Google and Microsoft have lately been involved in a browser war with each company trying to show that its browser was better for your system. The battle also involved various videos, where each of these companies compared the performance of their browser against those of others. Along the same direction, Google announced a project to bring down memory usage and optimize its Chrome browser earlier this month. Google has now managed to make Chrome 15 percent faster on Windows.
The changes will appear from Chrome 53 release of 64-bit Chrome and version 54 of the 32-bit version. The company has apparently started implementing Microsoft’s Profile Guided Optimization technology towards improving Chrome. The implementation of the said technology has resulted in a significant speeding up of processes for the browser.
The PGO, in case you are wondering, is a system introduced by Microsoft that lets developers understand the interaction between users and application. The data and understanding so obtained is then deployed to re-compile the application
While speed up startup times have been boosted by almost 17 percent, new tab page load times have gotten 15 percent faster. Overall page load times have also shown an improvement of almost 6 percent, thanks to these changes.
Speaking on the topic, Google’s Sébastien Marchand said,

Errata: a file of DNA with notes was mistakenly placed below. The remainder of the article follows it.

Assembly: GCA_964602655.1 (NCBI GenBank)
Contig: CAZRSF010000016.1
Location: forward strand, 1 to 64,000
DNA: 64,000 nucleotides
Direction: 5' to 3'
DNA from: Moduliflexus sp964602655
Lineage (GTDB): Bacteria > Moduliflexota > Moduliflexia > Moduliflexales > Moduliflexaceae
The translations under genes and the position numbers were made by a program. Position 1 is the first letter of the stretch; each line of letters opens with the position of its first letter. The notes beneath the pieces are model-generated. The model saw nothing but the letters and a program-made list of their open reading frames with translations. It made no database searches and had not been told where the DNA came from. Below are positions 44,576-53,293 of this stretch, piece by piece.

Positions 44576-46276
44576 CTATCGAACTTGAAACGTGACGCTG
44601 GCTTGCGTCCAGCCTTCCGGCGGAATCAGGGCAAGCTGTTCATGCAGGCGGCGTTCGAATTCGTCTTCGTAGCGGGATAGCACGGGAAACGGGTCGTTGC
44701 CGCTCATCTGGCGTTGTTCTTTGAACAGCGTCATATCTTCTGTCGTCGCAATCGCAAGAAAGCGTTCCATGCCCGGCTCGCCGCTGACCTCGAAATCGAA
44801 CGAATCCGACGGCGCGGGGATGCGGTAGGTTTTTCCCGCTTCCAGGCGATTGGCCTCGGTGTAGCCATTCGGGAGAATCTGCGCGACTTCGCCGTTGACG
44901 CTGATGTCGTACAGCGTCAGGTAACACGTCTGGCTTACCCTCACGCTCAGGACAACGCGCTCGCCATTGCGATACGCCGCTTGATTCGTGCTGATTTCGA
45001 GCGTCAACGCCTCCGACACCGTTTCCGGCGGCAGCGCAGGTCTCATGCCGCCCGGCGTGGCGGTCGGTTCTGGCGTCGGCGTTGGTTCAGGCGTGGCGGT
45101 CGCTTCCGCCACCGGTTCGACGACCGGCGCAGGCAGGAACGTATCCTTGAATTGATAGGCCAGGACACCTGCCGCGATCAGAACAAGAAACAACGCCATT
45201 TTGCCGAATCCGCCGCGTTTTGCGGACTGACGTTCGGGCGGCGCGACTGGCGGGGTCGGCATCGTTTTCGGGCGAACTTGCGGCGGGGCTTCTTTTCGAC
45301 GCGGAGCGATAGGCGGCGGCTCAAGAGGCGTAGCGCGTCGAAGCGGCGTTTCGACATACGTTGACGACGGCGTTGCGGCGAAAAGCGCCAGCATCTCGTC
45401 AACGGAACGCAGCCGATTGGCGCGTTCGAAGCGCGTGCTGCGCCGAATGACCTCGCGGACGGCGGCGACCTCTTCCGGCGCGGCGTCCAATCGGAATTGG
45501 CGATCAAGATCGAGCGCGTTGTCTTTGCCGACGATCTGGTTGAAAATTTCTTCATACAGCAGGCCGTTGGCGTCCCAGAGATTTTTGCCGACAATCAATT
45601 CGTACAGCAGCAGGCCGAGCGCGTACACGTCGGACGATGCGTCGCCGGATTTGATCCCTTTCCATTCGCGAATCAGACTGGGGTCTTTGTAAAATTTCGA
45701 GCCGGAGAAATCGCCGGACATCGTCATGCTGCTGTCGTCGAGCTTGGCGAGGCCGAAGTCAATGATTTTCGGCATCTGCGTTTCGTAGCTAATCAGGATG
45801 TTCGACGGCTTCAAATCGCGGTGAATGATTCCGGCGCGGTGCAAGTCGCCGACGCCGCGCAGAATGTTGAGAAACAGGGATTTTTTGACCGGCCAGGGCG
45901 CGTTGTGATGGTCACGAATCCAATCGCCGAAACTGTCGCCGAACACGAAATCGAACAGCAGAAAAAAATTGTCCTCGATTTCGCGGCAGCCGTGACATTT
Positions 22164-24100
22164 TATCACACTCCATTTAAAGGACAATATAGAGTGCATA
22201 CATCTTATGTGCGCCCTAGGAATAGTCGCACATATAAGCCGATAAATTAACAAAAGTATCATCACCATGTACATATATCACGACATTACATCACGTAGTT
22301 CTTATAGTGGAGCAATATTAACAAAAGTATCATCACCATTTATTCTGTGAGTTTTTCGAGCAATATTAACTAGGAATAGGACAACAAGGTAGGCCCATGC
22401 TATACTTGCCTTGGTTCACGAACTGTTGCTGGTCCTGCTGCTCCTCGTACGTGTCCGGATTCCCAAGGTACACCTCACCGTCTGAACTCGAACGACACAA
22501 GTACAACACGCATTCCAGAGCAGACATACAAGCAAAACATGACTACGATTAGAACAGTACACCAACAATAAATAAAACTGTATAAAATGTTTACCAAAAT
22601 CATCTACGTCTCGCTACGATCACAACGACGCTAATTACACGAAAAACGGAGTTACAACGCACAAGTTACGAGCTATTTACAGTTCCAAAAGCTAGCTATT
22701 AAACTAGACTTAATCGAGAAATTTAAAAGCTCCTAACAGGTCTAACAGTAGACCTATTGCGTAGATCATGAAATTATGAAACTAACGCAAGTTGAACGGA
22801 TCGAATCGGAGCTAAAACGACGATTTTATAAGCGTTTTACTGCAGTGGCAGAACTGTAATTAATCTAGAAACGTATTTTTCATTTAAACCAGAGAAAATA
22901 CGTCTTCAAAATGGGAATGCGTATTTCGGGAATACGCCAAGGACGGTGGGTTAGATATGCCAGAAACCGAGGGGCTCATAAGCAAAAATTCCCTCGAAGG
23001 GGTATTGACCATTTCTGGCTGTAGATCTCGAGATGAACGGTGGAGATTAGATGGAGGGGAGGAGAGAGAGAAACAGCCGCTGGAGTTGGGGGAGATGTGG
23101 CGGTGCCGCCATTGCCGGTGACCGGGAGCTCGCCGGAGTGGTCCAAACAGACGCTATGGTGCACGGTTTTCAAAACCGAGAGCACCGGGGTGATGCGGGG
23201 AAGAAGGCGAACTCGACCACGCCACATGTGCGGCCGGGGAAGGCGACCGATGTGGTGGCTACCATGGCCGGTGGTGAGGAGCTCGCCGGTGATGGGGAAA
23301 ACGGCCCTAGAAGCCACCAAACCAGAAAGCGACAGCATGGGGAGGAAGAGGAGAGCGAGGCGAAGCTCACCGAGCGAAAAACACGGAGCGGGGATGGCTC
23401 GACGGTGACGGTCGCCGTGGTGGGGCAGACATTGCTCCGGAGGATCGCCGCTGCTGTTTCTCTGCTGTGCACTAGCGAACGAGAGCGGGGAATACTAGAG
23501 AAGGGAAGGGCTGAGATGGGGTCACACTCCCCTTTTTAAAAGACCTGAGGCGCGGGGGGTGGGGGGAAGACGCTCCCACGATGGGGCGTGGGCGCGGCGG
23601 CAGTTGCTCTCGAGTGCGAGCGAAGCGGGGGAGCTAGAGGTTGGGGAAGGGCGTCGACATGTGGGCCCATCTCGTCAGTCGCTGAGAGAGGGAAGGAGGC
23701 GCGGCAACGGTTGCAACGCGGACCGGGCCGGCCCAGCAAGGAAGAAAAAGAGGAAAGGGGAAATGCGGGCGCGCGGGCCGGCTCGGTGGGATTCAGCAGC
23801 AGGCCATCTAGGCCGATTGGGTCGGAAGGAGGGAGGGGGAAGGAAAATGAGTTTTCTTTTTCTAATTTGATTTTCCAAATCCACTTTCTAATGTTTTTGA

Chrome is a huge software project with more than a million functions in its source code. Not all functions are equal – some are called frequently, while others are rarely used. PGO uses data from runtime execution that track which functions are most common to guide optimization.
It is actually quite interesting that both Google’s browser and PGO have been around for quite some while, however, the Google development team saw fit to use it to optimize Chrome only now. This also goes to show that there can often be room for improvement in the most surprising of places.
Meanwhile, lets see what improvements Microsoft comes up with in answer to this latest speed upgrade from Google Chrome. Things would have been quite hopeless with the Internet Explorer, however, Microsoft has found itself a new, worthier champion in the Edge browser.